The MAC schools are a good fit. In fact, both the MAC and the MAAC are made up of like sized schools that geographically are close enough to each other like the old days. There are no Hawaii at Louisiana Tech match ups in the MAC. Most of the MAC schools reside in Michigan and Ohio and all in all, that's pretty cool.
Buffalo, despite not dominating the MAC in any sport, thinks it's better than the MAC. They lament that they're the only "Top 22," designated university that's not in a Power 5 conference, yet they do little about it. Buffalo athletics are what they are and unfortunately, that's nothing special. They can certainly stay in the MAC and work towards success. If Bowling Green and Northern Illinois can win, so can Buffalo.
AD White is embarrassed that the Bulls lost to Eastern Michigan at Rynearson Stadium Saturday, so he hits the eject button and fires Jeff Quinn. The Bulls, since their move to Division I have had two bowl seasons and neither of the bowls---the defunct International and the Potato---did much to move the needle.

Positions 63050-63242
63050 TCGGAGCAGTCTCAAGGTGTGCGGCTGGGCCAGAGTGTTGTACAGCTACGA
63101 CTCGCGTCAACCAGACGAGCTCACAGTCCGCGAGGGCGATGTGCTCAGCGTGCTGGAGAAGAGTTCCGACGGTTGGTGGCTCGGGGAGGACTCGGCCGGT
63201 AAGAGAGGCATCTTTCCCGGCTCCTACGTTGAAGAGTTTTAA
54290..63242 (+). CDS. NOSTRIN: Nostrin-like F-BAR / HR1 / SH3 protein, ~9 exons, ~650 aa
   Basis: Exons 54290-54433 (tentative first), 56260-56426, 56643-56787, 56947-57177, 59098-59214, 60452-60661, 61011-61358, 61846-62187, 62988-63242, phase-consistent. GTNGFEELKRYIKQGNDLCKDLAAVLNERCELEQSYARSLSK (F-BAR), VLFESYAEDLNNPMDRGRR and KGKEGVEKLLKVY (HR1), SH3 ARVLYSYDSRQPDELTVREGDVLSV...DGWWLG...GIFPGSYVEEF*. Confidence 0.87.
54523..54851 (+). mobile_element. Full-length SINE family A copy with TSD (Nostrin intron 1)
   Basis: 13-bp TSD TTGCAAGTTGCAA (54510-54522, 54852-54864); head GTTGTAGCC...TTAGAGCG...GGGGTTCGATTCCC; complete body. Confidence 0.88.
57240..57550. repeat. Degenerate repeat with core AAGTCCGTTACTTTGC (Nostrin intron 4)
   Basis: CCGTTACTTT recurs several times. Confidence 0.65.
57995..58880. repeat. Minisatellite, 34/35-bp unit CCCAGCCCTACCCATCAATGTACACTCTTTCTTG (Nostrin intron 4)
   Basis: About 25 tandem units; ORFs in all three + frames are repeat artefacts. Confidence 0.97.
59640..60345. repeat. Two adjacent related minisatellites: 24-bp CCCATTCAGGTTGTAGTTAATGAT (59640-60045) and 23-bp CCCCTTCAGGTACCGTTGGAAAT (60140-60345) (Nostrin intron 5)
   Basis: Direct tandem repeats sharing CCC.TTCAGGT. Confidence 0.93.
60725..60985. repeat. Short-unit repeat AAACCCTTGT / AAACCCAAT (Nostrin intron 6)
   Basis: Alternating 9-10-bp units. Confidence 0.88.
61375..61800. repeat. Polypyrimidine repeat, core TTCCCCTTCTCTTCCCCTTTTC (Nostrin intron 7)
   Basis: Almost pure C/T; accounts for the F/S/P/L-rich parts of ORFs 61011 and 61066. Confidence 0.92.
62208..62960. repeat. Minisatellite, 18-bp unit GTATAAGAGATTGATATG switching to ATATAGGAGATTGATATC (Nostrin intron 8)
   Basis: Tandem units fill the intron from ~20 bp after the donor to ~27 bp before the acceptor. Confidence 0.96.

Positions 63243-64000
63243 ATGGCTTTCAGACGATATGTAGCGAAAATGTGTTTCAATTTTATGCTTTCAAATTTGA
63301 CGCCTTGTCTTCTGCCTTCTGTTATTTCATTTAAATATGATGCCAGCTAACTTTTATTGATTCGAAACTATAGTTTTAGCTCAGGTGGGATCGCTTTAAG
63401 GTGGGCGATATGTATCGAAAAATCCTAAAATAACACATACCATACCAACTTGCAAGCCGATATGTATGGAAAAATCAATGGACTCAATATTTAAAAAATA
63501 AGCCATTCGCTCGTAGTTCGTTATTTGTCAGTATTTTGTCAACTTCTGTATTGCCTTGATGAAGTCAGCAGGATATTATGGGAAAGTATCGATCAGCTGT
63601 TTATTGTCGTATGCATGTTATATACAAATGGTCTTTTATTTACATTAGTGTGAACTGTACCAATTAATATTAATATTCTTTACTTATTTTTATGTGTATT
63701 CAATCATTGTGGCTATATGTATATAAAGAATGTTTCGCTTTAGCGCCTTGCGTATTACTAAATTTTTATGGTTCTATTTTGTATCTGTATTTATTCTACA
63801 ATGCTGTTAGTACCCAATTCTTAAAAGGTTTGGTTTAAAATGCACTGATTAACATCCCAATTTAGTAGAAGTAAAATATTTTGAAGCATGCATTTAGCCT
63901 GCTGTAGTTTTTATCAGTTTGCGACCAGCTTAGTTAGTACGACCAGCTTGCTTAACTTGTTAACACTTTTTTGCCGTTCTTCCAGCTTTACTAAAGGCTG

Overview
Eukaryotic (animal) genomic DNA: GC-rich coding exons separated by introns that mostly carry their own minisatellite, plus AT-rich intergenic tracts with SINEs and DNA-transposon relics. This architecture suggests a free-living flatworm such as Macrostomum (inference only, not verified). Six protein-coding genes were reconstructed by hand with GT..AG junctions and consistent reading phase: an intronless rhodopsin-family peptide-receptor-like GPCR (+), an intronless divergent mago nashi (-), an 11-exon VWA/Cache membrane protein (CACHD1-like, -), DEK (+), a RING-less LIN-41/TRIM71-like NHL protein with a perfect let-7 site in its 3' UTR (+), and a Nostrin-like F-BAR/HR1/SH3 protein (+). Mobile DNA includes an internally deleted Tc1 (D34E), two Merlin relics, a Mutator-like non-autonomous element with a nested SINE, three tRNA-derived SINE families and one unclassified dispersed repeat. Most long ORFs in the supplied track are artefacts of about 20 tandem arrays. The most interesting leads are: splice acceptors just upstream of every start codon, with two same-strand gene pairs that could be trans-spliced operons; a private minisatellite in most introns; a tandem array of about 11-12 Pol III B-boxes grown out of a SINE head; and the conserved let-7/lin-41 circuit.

If the Bulls were a university in Rochester, the fan support would be great. Rochester is a super minor league town. They love the Amerks, embrace RIT hockey and not only support the Rochester Red Wings, but actually care about how they perform on the field. Except for RIT hockey, there are no Division I sports teams in Greater Rochester, and because of that, things like the Wendy's Basketball tournament not only gets fans, but ample coverage in the Rochester Democrat and Chronicle newspaper.